Limiting the power to require information with planning applications (Clause 4)

14. Clause 4 undermines the power of local authorities to require information to be submitted with planning applications, and this will also reduce the quality of planning control. It could lead to developers seeking permissions on limited or poor quality information, and will make it easier for them to avoid meaningful local consultation. It will be more difficult for local authorities to set the right conditions on development, and the vague, generalised wording of the clause would be an invitation for developers to contest local authority requests for information in negotiation and through more appeals.

Affordable housing requirements (Clause 5)

15. There is a pressing need for affordable housing, and in many areas it can only be developed where land values are reduced through planning policy and control. Clause 5 proposes to make it easier to appeal against local authority attempts to deliver land for affordable housing in planning agreements. A number of existing housing schemes have agreements attached to them to deliver affordable housing, and many of these are currently being renegotiated due to the wider economic climate. In CPRE’s view, the existence of these clauses in the Bill threatens to undermine local authorities in negotiations on these agreements, and will encourage developers to propose low or no provision. This will make local negotiation more protracted and difficult, adding to delay, rather than removing it as the Government intends. Section 106 agreements are also used to secure developments entirely composed of affordable housing on rural ‘exception’ sites, which would not otherwise be granted planning permission. It is unclear how these measures will affect the provision of affordable housing through these sites.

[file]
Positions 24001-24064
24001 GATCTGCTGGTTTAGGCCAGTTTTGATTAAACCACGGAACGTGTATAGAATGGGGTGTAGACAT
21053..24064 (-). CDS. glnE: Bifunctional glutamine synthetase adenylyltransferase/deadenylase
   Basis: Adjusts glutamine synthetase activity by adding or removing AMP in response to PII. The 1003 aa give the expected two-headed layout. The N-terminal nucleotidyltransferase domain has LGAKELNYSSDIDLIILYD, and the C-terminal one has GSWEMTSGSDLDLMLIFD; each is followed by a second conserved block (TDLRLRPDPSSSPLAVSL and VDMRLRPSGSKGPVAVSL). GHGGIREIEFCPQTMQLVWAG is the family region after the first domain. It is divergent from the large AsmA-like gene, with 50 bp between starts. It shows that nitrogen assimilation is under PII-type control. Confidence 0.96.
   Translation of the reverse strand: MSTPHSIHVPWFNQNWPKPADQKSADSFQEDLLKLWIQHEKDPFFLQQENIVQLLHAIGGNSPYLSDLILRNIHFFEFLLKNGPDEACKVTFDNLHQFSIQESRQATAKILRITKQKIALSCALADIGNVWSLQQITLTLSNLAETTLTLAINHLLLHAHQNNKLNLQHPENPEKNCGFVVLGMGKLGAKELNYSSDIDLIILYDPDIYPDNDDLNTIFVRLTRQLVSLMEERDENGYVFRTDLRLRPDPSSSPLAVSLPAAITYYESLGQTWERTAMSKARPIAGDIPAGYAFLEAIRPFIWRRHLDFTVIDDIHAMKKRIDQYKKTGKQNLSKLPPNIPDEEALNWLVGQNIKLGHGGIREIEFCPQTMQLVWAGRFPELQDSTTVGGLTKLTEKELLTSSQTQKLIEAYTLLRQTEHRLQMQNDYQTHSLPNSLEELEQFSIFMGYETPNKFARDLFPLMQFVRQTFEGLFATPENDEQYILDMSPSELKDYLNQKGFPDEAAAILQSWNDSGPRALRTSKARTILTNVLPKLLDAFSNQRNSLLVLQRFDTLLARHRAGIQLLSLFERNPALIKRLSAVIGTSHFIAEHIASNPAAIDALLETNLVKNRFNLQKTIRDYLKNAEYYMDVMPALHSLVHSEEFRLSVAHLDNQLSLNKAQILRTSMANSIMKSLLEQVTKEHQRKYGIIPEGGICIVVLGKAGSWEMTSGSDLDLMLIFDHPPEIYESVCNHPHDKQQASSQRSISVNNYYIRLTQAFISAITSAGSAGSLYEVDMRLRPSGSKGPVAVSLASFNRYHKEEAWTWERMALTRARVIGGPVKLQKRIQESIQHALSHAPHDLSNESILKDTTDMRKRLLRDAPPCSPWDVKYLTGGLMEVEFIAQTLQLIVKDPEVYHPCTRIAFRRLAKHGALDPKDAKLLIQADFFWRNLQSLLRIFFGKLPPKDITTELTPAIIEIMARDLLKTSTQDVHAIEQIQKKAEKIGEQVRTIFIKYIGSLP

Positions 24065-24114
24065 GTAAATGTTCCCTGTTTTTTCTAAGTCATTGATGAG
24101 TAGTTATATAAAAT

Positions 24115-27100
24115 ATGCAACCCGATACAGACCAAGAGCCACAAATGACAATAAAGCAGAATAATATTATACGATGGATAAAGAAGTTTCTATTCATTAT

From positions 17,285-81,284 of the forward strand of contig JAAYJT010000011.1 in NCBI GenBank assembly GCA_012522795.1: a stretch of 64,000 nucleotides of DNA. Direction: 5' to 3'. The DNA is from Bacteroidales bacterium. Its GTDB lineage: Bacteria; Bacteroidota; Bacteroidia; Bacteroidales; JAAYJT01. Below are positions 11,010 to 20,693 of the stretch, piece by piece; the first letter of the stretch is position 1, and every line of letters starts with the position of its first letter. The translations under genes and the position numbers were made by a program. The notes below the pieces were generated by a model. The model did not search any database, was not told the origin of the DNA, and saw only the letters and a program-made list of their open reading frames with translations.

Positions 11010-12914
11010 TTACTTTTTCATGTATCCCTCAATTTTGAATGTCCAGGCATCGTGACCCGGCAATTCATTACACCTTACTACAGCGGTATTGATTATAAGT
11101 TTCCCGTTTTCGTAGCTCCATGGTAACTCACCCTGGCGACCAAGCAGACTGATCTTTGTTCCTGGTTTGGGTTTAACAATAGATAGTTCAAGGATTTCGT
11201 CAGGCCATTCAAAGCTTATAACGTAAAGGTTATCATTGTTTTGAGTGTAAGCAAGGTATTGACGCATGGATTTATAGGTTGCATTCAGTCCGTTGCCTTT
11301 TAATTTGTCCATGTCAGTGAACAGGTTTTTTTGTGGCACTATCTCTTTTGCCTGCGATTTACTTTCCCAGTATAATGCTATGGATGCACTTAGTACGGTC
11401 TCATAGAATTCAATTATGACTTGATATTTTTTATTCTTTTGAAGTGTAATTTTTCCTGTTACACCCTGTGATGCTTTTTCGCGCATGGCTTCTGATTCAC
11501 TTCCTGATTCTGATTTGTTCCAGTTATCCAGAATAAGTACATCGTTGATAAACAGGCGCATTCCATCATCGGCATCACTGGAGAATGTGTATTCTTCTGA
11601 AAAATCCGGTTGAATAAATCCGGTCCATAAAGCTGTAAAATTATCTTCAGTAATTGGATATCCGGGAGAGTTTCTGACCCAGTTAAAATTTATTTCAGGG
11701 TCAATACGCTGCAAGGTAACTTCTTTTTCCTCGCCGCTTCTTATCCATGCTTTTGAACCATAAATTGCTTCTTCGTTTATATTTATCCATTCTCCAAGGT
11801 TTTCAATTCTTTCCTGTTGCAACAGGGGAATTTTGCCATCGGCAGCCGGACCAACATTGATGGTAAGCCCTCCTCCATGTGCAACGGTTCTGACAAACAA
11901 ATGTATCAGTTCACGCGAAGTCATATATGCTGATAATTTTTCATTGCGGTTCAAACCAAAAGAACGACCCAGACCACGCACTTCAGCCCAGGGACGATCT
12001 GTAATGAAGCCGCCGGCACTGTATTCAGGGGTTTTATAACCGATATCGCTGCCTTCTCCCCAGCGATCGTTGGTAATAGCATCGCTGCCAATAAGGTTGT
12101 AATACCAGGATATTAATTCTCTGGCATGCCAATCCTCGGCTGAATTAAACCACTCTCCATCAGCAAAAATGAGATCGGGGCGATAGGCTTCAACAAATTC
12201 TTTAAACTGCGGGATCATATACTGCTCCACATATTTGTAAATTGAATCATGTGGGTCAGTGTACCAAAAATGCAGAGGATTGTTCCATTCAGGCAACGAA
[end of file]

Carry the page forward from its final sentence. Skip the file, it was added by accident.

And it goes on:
16. The longer term effect is likely to be to increase landowner and developer profits and concentrate more market, rather than affordable, housing in the areas with the highest house prices that are best able to deliver affordable housing through planning agreements. The Government proposes additional funding to replace the affordable homes lost, but without land provided through planning agreements delivery will suffer. The basis on which a developer could appeal against a requirement to develop affordable homes is their impact on the viability of the development more widely, but that is a very difficult thing to define, especially in terms of the value of land. The viability position can change very quickly, but once the appeal is upheld the opportunity for affordable housing development in the area is gone.